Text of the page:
Made in SA Chev ad drives point home
HOORAY! A car ad for real people, real, South Africans… and entirely produced in this country. Well done to Chevrolet.
The company’s latest television ad for the facelifted Cruze sedan was, they tell me, shot in and around Barberton, in Mpumalanga, of all places. But that does give it an uniquely South African flavour. Mind you, I could be biased because I do love that part of the world.
We see a schoolboy watching as his classmates put together wire cars for a big contest.
He then scavenges all sorts of bits and pieces – collecting all the soft drink cans he can along the way – and spends his evenings crafting his own creation (with a little forced help from Dad, of course).
When the car makes its debut, everyone is in awe. And, it has clearly been copied from the family Chevy Cruze – also in attractive red.
We see him making a huge impression on his classmates and, on the way home from the contest, with Dad driving, Mom’s voice comes up on the Bluetooth-enabled hands-free feature, asking them how it went. This is a nice way of showcasing what has become a must-have for many new car buyers. Then the Cruze pulls away into the distance along a peaceful, tree-lined avenue.
Apart from the fact that the ad is a local piece and addresses local people, it also works because it shows the car as part of the family.
Nice one, Chev. You get this week’s first Orchid.
The radio ads for NetFlorist don’t always hit the sweet spot – sometimes they veer off into crude and distasteful. That, though, is not the case with the latest one.
We hear, once again, Harold (of Relationship Line fame) offering someone advice – someone who is perilously close to sleeping on the couch for the rest of his life because he is late for his anniversary celebration.
Don’t worry, says Harold, whether you’re Usain Bolt or Forrest Gump, you’ll be able to run, run, run and get your order in to NetFlorist before noon. Do that, and it will be delivered the same day. A real-life (and relationship) saver.
The punch line prompts the giggle, though: “Run, Florist, Run…”
It brought a smile to my dial – and how often can you say that when you’re sitting in traffic?
Plus, it makes a clear call-to-action pitch for NetFlorist’s same-day delivery service. Your beloved won’t know whether you planned it weeks ago – or only remembered when you heard the NetFlorist ad.
Orchids to NetFlorist and its agency, FCB Johannesburg.
As a war veteran myself (yes, Mr Mugabe – you owe me a farm), I am always interested in the stories and lives of those who have taken up arms in a conflict and are real soldiers, not wannabes.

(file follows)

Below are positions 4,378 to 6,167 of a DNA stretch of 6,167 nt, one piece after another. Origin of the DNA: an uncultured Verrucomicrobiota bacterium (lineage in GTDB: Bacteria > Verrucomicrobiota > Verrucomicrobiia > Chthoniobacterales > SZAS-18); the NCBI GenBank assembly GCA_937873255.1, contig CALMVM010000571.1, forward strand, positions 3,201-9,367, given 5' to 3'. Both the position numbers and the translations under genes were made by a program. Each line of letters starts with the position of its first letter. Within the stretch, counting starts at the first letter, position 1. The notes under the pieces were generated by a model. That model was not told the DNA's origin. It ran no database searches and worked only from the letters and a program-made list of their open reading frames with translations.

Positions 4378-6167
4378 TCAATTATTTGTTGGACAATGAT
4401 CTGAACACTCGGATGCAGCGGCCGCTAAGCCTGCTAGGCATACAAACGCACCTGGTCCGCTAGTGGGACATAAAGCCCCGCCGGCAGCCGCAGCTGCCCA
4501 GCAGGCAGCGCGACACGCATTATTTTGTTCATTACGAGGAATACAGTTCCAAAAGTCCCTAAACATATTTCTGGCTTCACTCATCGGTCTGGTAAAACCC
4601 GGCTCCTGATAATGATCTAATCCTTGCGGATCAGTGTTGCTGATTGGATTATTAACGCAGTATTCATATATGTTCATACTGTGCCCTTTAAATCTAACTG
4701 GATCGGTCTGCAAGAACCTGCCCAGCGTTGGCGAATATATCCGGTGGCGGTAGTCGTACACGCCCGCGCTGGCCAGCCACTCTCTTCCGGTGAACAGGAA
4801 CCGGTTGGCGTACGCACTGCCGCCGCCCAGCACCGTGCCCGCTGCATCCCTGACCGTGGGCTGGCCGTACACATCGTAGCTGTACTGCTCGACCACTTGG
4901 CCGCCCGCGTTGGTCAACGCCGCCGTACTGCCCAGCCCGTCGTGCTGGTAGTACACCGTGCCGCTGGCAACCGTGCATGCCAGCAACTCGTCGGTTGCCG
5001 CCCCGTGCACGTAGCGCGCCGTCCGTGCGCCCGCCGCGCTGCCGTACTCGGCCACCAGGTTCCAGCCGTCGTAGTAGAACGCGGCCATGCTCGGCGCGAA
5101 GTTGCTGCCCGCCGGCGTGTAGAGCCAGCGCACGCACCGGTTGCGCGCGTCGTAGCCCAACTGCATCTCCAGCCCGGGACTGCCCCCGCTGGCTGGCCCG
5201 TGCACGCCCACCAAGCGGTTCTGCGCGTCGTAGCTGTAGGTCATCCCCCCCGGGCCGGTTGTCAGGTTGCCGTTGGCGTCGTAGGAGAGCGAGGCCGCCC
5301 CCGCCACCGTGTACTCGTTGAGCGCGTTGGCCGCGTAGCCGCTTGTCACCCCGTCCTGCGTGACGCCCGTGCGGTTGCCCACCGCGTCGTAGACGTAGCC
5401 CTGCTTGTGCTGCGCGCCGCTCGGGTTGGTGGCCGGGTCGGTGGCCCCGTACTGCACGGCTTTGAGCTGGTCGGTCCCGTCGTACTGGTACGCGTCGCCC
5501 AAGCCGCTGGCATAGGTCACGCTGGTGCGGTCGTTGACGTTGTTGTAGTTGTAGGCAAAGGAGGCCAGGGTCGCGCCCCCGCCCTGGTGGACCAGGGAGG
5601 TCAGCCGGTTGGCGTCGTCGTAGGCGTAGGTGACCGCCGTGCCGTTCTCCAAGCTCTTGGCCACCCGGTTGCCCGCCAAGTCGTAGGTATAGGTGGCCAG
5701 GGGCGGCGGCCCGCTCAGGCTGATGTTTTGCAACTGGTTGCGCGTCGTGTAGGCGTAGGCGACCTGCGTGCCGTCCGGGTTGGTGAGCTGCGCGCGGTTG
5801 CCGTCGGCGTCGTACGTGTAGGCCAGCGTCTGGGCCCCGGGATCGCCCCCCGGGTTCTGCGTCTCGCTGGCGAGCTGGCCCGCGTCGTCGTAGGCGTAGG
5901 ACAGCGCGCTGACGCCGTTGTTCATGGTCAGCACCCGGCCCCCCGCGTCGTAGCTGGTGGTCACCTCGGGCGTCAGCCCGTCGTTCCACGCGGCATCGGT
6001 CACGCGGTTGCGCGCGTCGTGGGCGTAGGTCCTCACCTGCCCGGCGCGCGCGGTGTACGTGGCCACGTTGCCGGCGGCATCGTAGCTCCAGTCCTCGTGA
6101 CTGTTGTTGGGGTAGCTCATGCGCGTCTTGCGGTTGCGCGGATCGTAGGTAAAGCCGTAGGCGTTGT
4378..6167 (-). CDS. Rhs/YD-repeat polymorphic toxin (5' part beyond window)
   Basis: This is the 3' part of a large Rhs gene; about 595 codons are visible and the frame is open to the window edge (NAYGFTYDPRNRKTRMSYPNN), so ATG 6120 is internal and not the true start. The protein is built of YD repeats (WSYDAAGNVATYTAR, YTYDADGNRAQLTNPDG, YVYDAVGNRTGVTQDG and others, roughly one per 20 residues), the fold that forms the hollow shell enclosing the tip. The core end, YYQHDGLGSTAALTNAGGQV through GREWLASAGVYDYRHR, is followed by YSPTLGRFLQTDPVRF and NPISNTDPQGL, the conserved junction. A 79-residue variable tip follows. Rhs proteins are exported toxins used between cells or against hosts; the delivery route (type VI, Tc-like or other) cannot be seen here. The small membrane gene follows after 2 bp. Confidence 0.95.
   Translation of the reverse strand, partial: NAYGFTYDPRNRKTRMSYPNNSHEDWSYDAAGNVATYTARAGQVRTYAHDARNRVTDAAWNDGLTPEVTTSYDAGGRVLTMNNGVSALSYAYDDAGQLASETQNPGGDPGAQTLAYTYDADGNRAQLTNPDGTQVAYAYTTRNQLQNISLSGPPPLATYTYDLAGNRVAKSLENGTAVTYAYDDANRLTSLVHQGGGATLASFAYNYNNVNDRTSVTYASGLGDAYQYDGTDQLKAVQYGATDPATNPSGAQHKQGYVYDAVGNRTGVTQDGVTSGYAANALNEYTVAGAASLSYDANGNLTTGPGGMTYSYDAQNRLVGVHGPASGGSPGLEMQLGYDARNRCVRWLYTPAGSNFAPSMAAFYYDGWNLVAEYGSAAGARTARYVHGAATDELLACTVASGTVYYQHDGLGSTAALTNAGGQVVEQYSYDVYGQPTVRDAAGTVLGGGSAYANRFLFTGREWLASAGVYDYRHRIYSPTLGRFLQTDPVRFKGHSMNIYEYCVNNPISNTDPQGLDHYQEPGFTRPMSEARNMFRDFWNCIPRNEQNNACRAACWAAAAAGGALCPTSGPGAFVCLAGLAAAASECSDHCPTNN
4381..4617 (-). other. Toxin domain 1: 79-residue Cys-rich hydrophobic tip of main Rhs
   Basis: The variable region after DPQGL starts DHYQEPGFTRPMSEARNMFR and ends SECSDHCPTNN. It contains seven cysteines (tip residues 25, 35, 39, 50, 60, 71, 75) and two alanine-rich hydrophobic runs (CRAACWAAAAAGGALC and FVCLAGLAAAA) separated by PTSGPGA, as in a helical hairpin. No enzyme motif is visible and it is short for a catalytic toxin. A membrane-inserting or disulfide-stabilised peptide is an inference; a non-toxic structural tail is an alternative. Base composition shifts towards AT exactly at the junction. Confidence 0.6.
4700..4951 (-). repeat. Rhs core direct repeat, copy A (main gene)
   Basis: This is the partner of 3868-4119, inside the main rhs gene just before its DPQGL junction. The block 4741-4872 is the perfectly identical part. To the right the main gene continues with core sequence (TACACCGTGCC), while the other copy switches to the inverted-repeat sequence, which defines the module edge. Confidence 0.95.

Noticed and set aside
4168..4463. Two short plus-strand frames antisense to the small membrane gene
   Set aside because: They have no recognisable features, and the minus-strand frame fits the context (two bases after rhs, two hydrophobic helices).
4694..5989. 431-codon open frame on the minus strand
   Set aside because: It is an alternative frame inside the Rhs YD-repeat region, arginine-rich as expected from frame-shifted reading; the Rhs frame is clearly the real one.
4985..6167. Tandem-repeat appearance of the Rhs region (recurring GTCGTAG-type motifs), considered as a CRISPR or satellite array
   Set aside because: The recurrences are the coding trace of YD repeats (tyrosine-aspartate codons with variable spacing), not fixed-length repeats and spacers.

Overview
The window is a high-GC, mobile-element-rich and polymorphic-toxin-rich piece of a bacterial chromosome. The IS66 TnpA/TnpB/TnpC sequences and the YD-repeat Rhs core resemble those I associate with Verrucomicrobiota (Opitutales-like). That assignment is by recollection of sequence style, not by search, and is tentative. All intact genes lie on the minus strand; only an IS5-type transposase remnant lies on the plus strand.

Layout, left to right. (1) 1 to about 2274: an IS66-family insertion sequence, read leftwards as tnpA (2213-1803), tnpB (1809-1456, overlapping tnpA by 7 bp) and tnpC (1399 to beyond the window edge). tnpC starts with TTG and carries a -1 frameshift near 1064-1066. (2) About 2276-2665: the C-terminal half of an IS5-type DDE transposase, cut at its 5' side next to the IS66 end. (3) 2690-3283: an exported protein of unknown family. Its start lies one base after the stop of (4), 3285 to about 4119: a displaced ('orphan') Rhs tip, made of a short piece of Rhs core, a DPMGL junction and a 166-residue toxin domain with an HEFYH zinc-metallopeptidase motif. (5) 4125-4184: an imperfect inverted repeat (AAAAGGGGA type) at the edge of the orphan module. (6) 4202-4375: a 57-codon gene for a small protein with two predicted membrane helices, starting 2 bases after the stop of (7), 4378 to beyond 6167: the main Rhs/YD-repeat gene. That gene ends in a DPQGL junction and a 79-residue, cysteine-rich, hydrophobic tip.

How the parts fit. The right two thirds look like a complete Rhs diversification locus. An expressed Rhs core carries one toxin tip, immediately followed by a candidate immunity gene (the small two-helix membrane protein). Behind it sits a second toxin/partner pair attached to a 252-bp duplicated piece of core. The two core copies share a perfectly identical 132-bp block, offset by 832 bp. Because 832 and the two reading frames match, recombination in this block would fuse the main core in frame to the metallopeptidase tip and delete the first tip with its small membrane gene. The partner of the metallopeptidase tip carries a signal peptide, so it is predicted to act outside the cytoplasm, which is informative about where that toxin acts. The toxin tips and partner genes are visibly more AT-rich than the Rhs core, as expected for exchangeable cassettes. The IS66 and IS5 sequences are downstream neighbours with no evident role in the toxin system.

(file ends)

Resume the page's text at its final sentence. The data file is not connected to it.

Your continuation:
I thought the ridiculous Donald Trump made a total ass of himself this week when he had a go at his Democratic Party rival in the latest American election silliness.
Trump said he wasn’t impressed with the fact that Senator John McCain had spent five years in a North Vietnamese prisoner-of-war camp after being shot down on a bombing mission in 1968.
Reports in the US media recorded that while McCain was in the camp battling starvation and beatings and learning to walk again as he recovered from injuries sustained in his plane crash, Trump was living the high life as a draft evader in an Ivy League university.
Later on, the record shows, McCain was tortured because he refused to sign a confession for broadcast to the media.
Trump remarked that he didn’t think much of McCain’s time as a POW, because he would rather meet people who “didn’t get captured”.
Clearly no one told Trump that, at the time McCain was shot down over Hanoi, the Vietnamese capital had the highest concentration, in numbers and sophistication, of any air-defence system in the history of Planet Earth, so McCain was not incompetent.
The mistake Trump made was attacking a genuine American war hero. Since 9/11, virtually all Americans worship their armed forces. So, Trump could have committed political suicide. And, because he is a highprofile businessman, his loose-lipped comments were not the smartest from a marketing point of view.
Which is a roundabout way of getting to the latest campaign for the Department of Military Veterans here in South Africa. A television advert showcases the work that the department is doing in looking after all former combatants – which is a good thing.
But you have to wonder how many of those behind the campaign have actually been in uniform themselves.
If they were, they would have noticed that, in the ad, a still image of a soldier saluting has been flipped, perhaps for artistic effect, so that it is his left hand doing the saluting.
Problem: the SA National Defence Force uses the right hand to salute, as did all the non-statutory forces in the past.
Onion for the Department of Military Veterans. Your credibility is important in a campaign like this and you’ve damaged it badly.